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Messages - hopfenundmalz

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61
Ingredients / Re: Cryo Hops
« on: August 28, 2017, 07:50:45 AM »
We picked up the powder at HBC. It is said that it just floats on top, the pellets act like pellets and sink.

For the dryhopping I used a weighted fine mesh bag. That beer is carbonating now, so no idea of how well it worked. The beer was almost all Loral hops and Loral cryo powder. So it is a new hop for me, making the evaluation difficult.

62
Zymurgy / Re: NHC Gold Medal Recipes
« on: August 27, 2017, 05:46:14 PM »
Also, NHC uses the checkbox scoresheets.  There most likely won't be the detailed information you're hoping to see.

This is the answer I was going to write.

63
All Grain Brewing / Re: When to check mash pH
« on: August 27, 2017, 04:12:47 AM »
You need to stir the mash gently, somthat the temperature is even and you don't have dough balls. Check mash temperature and adjust. That takes me about 10 minutes. I pull a sample and cool it, then check pH. So it is close to 15 minutes after all of the strike water is in.

Water pH means very little. Mash pH means a lot.

No water is good for all beer styles. I have heard that too around here if the brewery is on the Detroit water system. That water comes from Lake Huron or the Detroit River. It has moderate alkalinity, and does not make a crisp Pilsner. It does make good Amber colored beers. The roasted grains used in stouts are acidic, and might drive the pH too low with that water. Google Brunwater and read the water knowledge section.

Do any of the breweries around you use Gypsum or Calcium Chloride? When in a brewery, I look around, and often see 50 lb. bags of those. The Calcium addition from those two salts lowers the mash pH, often into the correct range.

64
Kegging and Bottling / Re: Blichmann beer gun carbonation level
« on: August 27, 2017, 03:58:35 AM »
It is true.

To keep carbonation loss to a minimum.
1. Have the beer cold.
2. Have the beer gun cold - I put mine in the freezer while setting up to bottle.
3. Have the bottles cold.
4. Wet bottles foam less than dry. I squirt some star san in, drain, fill.

You need to minimize foaming, as the foam is lost carbonation.

65
All Grain Brewing / Re: How long do you cold crash your beer
« on: August 26, 2017, 08:21:28 AM »
I have been using 30F for my lagering, the colder the better up to a point. With time the beers can look like they are filtered.

66
A friend who is a National judge and a pro, and I, could taste the difference in a split batch of CAP. The 940 was too clean for a CAP.

Try the 940, you might like it better, or not. You don't know until you try it in your beer.


Yeah, 940 is extremely clean. Down side - not much classic European lager character. Up side- being so clean, it brings malt and hop character more to the forefront. Really good in some beers.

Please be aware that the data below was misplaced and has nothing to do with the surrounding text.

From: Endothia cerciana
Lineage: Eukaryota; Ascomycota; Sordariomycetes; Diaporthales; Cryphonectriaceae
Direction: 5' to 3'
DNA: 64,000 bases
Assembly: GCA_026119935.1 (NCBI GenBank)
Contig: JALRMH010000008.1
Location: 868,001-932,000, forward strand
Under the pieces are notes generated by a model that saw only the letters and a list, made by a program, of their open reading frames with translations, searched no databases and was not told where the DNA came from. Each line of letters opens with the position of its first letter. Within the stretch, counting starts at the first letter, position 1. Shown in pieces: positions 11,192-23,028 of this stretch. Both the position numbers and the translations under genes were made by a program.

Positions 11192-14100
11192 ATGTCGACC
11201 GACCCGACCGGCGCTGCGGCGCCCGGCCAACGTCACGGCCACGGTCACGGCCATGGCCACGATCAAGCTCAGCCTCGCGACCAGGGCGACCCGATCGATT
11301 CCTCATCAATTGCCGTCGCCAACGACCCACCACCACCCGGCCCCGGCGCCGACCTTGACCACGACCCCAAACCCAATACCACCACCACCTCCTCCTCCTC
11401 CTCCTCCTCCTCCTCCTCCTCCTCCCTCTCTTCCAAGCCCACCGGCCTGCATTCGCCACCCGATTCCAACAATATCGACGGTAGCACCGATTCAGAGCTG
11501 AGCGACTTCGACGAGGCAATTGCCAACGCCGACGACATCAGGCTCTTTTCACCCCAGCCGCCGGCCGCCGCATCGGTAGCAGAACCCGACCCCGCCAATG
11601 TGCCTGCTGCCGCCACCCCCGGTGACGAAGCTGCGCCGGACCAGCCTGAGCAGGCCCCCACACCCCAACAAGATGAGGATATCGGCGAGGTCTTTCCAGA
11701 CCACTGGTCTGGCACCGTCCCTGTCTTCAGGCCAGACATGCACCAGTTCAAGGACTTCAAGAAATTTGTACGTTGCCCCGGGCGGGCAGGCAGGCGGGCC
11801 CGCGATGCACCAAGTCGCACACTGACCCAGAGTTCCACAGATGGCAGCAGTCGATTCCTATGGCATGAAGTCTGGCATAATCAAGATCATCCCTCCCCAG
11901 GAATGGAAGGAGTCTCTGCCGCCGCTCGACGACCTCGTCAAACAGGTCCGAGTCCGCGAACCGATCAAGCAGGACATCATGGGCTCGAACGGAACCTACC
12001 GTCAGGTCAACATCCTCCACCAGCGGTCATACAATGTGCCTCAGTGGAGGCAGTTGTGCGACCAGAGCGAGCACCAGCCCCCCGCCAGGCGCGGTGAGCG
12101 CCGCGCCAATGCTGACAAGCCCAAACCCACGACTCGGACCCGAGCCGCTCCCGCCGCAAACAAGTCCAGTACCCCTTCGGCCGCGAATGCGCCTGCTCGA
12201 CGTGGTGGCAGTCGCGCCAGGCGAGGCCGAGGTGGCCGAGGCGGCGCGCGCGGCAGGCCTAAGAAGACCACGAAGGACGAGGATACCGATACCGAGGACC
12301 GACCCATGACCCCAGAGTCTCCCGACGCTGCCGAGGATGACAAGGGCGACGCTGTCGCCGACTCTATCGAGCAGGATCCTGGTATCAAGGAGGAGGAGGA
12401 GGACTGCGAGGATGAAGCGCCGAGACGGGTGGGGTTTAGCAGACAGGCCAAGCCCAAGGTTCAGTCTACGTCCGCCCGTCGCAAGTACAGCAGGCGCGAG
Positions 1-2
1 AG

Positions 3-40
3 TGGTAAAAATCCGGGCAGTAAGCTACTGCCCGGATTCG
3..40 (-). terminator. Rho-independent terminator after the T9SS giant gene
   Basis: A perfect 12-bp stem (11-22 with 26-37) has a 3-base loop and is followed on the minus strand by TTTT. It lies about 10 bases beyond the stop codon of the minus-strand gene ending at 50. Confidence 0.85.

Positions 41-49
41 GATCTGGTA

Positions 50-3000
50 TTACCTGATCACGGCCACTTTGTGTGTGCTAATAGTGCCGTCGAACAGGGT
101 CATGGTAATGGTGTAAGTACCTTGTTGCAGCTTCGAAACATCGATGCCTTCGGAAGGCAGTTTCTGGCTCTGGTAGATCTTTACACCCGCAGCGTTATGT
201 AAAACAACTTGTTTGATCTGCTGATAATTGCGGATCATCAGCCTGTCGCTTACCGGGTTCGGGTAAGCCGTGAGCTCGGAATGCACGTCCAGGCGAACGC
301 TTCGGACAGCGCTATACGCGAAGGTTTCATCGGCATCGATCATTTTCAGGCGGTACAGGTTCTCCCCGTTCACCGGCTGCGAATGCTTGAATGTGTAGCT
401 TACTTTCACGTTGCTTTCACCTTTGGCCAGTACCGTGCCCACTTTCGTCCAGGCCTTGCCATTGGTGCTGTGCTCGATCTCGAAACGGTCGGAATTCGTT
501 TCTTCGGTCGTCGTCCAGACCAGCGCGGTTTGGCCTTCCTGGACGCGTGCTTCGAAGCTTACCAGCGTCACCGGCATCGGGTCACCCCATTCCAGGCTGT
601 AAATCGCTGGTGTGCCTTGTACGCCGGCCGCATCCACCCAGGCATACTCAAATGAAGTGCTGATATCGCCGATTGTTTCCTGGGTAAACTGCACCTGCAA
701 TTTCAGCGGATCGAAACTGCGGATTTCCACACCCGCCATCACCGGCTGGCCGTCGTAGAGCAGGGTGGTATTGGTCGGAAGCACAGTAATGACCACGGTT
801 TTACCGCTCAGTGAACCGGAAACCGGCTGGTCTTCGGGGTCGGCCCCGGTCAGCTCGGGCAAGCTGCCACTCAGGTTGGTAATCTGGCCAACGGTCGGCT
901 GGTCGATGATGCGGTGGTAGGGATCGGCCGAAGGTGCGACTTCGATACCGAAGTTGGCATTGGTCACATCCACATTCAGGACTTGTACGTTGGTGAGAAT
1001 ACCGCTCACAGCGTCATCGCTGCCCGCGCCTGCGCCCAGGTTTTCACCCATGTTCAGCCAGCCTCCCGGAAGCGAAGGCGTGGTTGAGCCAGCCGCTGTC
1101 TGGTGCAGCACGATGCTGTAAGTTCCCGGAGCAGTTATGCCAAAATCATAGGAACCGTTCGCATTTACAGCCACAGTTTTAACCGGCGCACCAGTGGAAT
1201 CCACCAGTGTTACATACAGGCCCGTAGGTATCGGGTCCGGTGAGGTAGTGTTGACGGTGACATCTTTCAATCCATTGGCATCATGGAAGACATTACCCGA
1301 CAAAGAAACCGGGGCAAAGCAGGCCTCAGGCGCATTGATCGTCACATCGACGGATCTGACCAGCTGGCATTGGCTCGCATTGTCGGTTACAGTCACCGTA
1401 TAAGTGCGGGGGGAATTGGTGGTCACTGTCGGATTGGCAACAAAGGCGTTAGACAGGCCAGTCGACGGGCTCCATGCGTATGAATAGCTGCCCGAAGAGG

The styles that white labs says that applies to is american lagers and most german lagers. 

https://www.whitelabs.com/yeast-bank/wlp940-mexican-lager-yeast

I will try it again in some light lagers and see if I like it more than 830.

thanks Kevin





It's a good strain, but not necessarily best suited in German lagers IMO. But try it out, it makes good beer regardless. Per its name it works really well in Mexican lagers, and IMO American lagers and hoppy /IPL lagers as well. Just my $0.02  .

In my comparison for the CAP, the deciding factor was that 830 tasted more German, more what the Brewers would have done at the time.

Locally, Wolverine State Brewing does all lagers, and they have narrowed the house yeast down to 940. I like their beers, and they have done well in some competitions with German styles, especially their Rauchbier.


67
All Grain Brewing / Re: six row
« on: August 26, 2017, 08:13:55 AM »
The name comes from the way the kernels grow on the stalk. 2 row has two opposed rows. 6 row has 6 space about 60 degrees apart. One gene is responsible for this.

The kernels are a little smaller, and 6 row has more husk material. As far as grainy flavor, in CAPs I haven't really noticed more than a little more, once I had pH under control. 6 a row has a higher DIastatic power, but that has narrowed with new 2 row varieties, the difference is only about 20 Lintner now (180 vs 160).

Corn is cheaper on a commercial scale, as they use grits and cook them. The domestic rice that AB uses is said to be more expensive than malt. On the Homebrew end, flaked corn and rice are more expensive than North American 2 row. From my local Shop.
Flaked corn = $1.59/ lb.
http://www.homebrewing.org/search.asp?keyword=Flaked
2-row as low as $1.09/lb
http://www.homebrewing.org/search.asp?keyword=Malt